The four basic techniques of psychoanalysis are described below:
Free association. A more direct method of gaining access to unconscious or hidden material than hypnosis is free association. The basic rule of free association is that one must say whatever comes into one’s mind whether it is painful or irrelevant. Free association is psychoanalytic procedure for probing the unconscious in which individual gives a running account of one`s every thought and feeling.
The client is seated comfortably in a chair or lies in a relaxed position on a couch and reveals all the thoughts, feelings, and desires that come to mind. It is one idea leads to another. The therapist takes a position behind in order to avoid distraction or disruption of free flow of associations. Freud believed that associations may be determined like other events. Freud stated that conscious represents a small portion of the mind, while the unconscious is like the submerged part of an iceberg and is much larger portion than conscious. The long-submerged motives and conflicts are brought to light by free association. The therapist put disconnected ideas, beliefs, actions, and so forth into a meaningful explanation so that the client get insight into one’s unconscious or maladaptive behavior. One is guided toward increased awareness and understanding of the long-submerged feelings. Everything of the unconscious material is interpreted by the therapist.
Analysis of dreams. Dreams are referred to as the “royal road to the unconscious.” During sleep repressive defenses are lowered due to that forbidden desires and feelings may be manifested by various forms and things. It is an outlet in dreams and the phenomena occur why because some motives are not in accordance with the norms, ethos and restraints and apparently unacceptable to the individual even in dreams. These are not revealed openly. Verily due to these reasons these motives appear in disguised or symbolic form. Dreams are of two types, manifest content and latent content. The therapist`s task is to reveal these disguised meanings. The symbols in manifest content of the dream may be a cue or clue.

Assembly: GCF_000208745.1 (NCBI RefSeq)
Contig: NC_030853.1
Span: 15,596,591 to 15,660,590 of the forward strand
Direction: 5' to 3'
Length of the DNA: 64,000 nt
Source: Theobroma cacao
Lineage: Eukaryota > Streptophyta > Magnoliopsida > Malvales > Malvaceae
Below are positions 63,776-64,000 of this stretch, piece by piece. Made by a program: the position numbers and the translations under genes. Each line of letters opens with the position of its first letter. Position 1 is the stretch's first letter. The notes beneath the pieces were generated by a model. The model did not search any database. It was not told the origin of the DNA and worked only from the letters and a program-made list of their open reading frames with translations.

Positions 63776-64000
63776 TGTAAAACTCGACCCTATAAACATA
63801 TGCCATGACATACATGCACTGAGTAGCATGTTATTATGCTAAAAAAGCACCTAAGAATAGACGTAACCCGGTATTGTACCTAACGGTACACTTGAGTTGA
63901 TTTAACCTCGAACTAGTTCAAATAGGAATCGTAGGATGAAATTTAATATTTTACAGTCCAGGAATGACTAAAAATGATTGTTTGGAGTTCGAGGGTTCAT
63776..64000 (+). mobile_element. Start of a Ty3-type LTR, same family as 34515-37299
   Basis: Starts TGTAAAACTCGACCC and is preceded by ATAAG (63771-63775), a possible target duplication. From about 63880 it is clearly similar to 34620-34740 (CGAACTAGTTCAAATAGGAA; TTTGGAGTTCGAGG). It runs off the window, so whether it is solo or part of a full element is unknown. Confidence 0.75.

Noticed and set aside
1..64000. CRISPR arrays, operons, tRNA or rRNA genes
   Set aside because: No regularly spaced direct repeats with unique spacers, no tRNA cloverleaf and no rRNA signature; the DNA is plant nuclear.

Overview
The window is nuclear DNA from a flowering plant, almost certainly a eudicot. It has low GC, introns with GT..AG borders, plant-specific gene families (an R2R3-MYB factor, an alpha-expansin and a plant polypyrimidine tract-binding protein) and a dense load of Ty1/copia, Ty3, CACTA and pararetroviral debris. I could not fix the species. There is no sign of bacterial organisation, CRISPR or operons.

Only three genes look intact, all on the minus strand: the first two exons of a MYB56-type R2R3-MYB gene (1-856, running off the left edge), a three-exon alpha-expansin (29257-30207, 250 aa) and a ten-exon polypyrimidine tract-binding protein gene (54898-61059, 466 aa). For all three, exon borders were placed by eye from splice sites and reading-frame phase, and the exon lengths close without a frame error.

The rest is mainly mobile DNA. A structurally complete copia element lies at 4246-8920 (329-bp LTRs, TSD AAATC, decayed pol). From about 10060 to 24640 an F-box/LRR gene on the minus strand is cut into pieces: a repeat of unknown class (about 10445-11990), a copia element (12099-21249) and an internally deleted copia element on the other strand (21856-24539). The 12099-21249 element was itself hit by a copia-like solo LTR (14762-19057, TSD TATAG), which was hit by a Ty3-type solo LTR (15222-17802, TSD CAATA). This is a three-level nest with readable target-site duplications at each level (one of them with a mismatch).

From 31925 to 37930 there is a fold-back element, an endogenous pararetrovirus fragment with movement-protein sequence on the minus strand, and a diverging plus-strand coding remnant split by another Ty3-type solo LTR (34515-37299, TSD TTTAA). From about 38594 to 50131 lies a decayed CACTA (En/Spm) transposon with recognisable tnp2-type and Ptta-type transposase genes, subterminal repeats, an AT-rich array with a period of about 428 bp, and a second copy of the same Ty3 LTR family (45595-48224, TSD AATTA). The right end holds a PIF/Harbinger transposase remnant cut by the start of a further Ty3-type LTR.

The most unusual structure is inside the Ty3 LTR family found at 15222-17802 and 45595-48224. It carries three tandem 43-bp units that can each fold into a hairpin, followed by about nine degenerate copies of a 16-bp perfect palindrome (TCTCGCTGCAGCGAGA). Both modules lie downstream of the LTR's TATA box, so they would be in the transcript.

Analysis of resistance. An individual may resist to talk about some thoughts, hidden motives or experiences due to unwillingness or not in a position to talk on certain points. One may change topics on some pretext or telling it’s really is not as much important as you see or it is full of absurdities. Resistance, sometimes, come from the client (what one says or how one says it) who is ready and smooth, but not sincere. It may be possible that forgetting an appointment or coming late to an appointment in consequence of resistance shown in previous sitting. It occurs due to resistance as the individual is not ready to discuss the threatening and painful material. It’s sources must be known if the client can face it after counseling and learn to deal with it in a realistic manner, it would be beneficial.
Analysis of transference. The relationship between the client and therapist is also of utmost importance. It may become complex and emotionally involved on the part of a client as one takes the therapist as parent or some other person who remained very close in the past. The therapist’s attitudes and feelings relatively toward the individual play an important role. It is called transference. Moreover, the client may react to the therapist as one used to the other or earlier person. The hostility and rejection may be the same as they felt long ago in the relationship with another person. If the therapist could recognize the transference relationship it would be helpful.In addition, transference neurosis results in real life in subsequence of reliving of a pathogenic past relationship. Over all to above, the countertransference takes into account both the therapist and the individual if they are involved.